The sad lives of dancing bears

Posted: July 5, 2009 in environment, society
Tags: , ,

Under the law, the Indian sloth bear is entitled to the same protection as the tiger. Yet crimes against it are committed openly across India as bears are made to dance. By venturing on an undercover operation and witnessing the surrender of a dancing bear, the film seeks to show how this crime can be brought to an end.

DancingBears Please click here to donate or phone Humane Society International Australia on 1800 333 737


The sorrow of the bear dancing begins in the forest where the cubs are stolen from their mother at less than 4 weeks old and the mother is killed.

The traumatized cubs barely survive the rough handling they undergo as they are moved in sacks from one trading market to another. Those who survive and reach the Kalandar villages have their canines knocked out, a brutal castration without anaesthetic; a red hot iron needle thrust through their tender muzzles and a coarse rope inserted.

They will now spend the rest of their lives tethered to a short rope, led through hot dusty streets of India, beaten and starved to perform unless we step in and help them.


In India many sloth bears spend sad and painful lives dancing for tourists and rural audiences, with a coarse rope piercing their raw infected muzzles.
Wildlife SOS in India has initiated a unique approach to end this cruel tradition and HSI is committed to help until we have rescued every bear still dancing.

To date over 350 bears have been rescued and have found safety in the spacious bear rescue sanctuary. They arrive in such poor condition, usually half their natural body weight, scared and in poor health and pain.

BearsOn arrival each bear goes through quarantine and is vaccinated for a range of diseases including rabies and TB. Their wounds are treated, painful mouths and rotting tooth stumps are cared for by special dentistry work and a nourishing diet with feed additives slowly helps them put on weight and develop glossy coats.

The bears are then released in the socialisation enclosures where they slowly learn to deal with space and make friends with other bears and begin to exercise regularly. Finally they are free to roam in the forest in free ranging enclosures. We see them climbing trees, cooling off in the ponds and wrestling with each other. A well equipped veterinary hospital and three full time resident vets ensure their continued well being.


Bear dancers are very poor and most of them feel that if they could find a kinder way to survive, they would. Wildlife SOS offers them that chance by helping with start up costs and training to set up alternative ways of earning a livelihood. They also make it possible for them to send their children to school by subsidising school fees, and the women receive vocational guidance to help them contribute to the family income ensuring that the family has other options in life besides bear dancing. In this way we hope to make the bear rescue efforts sustainable and break the cycle of dancing bears permanently.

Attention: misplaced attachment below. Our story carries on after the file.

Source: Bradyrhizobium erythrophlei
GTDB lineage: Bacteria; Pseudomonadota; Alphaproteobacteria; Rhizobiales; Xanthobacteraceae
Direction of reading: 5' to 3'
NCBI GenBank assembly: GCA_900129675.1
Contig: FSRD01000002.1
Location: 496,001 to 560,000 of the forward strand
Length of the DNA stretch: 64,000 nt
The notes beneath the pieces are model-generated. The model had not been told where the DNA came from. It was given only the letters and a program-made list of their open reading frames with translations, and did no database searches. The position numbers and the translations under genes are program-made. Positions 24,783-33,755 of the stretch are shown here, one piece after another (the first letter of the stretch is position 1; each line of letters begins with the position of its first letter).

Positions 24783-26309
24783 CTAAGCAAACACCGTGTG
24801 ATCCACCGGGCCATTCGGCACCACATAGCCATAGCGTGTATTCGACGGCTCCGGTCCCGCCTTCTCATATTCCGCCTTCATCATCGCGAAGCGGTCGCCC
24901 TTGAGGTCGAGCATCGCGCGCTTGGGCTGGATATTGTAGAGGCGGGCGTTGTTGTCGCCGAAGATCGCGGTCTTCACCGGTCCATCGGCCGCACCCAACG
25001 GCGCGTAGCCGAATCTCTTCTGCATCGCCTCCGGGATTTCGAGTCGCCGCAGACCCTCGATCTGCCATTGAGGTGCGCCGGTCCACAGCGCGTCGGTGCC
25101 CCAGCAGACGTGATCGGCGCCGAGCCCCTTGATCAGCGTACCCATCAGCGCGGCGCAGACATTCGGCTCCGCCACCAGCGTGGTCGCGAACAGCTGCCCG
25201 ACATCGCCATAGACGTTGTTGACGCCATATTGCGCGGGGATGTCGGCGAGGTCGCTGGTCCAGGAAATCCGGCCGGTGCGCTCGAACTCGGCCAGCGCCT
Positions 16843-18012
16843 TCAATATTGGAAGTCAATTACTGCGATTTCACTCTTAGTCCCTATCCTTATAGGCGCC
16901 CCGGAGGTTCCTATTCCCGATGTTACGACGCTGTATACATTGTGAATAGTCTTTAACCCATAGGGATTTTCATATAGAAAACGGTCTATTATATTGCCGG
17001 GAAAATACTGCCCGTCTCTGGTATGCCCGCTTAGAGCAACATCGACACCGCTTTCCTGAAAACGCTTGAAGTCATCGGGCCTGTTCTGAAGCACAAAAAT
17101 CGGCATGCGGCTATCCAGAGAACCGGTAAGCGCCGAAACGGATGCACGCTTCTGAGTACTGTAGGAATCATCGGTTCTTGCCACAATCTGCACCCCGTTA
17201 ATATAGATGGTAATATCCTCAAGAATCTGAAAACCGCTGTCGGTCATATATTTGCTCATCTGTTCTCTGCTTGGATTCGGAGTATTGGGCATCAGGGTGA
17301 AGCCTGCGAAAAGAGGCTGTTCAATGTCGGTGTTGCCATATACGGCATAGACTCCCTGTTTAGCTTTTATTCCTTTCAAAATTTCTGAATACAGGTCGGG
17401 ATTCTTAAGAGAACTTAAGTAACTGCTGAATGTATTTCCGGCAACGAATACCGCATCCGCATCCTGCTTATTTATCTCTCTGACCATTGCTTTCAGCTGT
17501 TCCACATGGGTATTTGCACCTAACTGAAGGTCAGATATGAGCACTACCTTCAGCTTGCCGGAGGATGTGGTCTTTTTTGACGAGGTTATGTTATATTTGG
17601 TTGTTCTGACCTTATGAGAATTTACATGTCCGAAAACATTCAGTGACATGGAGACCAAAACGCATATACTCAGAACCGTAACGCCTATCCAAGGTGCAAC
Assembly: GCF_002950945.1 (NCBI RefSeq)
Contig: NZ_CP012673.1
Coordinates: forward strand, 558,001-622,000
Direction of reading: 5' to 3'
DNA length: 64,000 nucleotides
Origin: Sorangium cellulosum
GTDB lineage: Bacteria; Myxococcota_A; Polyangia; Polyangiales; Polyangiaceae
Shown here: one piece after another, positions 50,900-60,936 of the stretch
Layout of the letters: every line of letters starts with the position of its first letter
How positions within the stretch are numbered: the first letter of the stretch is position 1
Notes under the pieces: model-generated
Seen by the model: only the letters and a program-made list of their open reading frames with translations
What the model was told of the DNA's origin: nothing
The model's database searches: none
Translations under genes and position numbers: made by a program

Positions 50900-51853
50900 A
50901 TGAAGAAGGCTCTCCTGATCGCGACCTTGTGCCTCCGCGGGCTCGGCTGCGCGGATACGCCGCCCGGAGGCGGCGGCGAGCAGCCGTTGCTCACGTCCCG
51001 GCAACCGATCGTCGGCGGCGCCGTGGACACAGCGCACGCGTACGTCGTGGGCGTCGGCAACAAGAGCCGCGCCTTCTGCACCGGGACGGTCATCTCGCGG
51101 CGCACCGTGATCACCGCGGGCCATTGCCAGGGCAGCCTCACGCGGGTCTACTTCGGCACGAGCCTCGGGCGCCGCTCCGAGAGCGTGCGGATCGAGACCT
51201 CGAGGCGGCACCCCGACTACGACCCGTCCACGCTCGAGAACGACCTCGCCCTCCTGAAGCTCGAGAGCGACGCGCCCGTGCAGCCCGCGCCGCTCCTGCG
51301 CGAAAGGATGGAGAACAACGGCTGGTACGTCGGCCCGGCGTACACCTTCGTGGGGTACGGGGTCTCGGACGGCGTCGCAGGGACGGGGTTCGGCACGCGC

Protecting bear habitat is the only way to guarantee a future for wild sloth bear populations. Wildlife SOS buys parcels of this land so that bears and other species that depend on this habitat will survive. The areas that Wildlife SOS is seeking to protect, contain what are believed to be some of the oldest rocks in the world and are full of natural caves which are shelter for leopards, pangolin, hyenas, mongoose, turtles, otters, crocodiles and a rich array of birds. The purchase of this land creates a wildlife reserves for a whole range of animals. A soft release rehabilitation project for returning rescued bear cubs to the wild is also being planned.

Working on anti-poaching strategies with law enforcement agencies throughout India is also curbing the poaching of bear cubs from the wild.

sanctuaryAbear in rehab SANCTUARY OF HOPE

The aim is to rescue every last dancing bear from the streets of India and to ensure that it ends forever. As important as the care and rehabilitation of these rescued bears is, it is equally important that we end the cycle. To date not one Kalandar that has been retrained has returned to dancing bears. They are all proud of their new lives and skills and their children are being educated and will not inherit the trade from their parents. Anti-poaching work is showing extraordinary results with the number of poached bears dramatically reducing. And acquisition and protection of habitat gives the bears hope for a future in the wild.


Please click here to donate or phone Humane Society International Australia on 1800 333 737

Without you there is no project. Our supporters and members make all this work possible – for the bears, for the people, and for the land. Thank you for caring about the bears who thought they were forgotten.

  1. Sophie Gould says:

    I am pleased that people are doing something about this, i am actually doing an essay at school on dancing bears and why it is wrong please reply cause i would like to know what they go threw form someone who sees it everyday and hopefully take a bigger step to stopping this cruel way of pochers.

  2. Dana Hart says:

    I am unemployed and have no money. One way I can help is to put this on Face Book and have my friends make it go viral.

  3. Dana Hart says:

    My sister-in-law has family in India. She never talks about dancing bears. I guess the content never came up in conversation. I post The Sad Lives of Dancing Bears on FB weekly. Many of my friends never heard about it (neither did I). The message is getting out there. My nickname from some of my friends is “love bear”…”love beer”. I don’t drink, but when my friends comment like that, it tells me they are paying attention and posting information about dancing bears on their FB pages.

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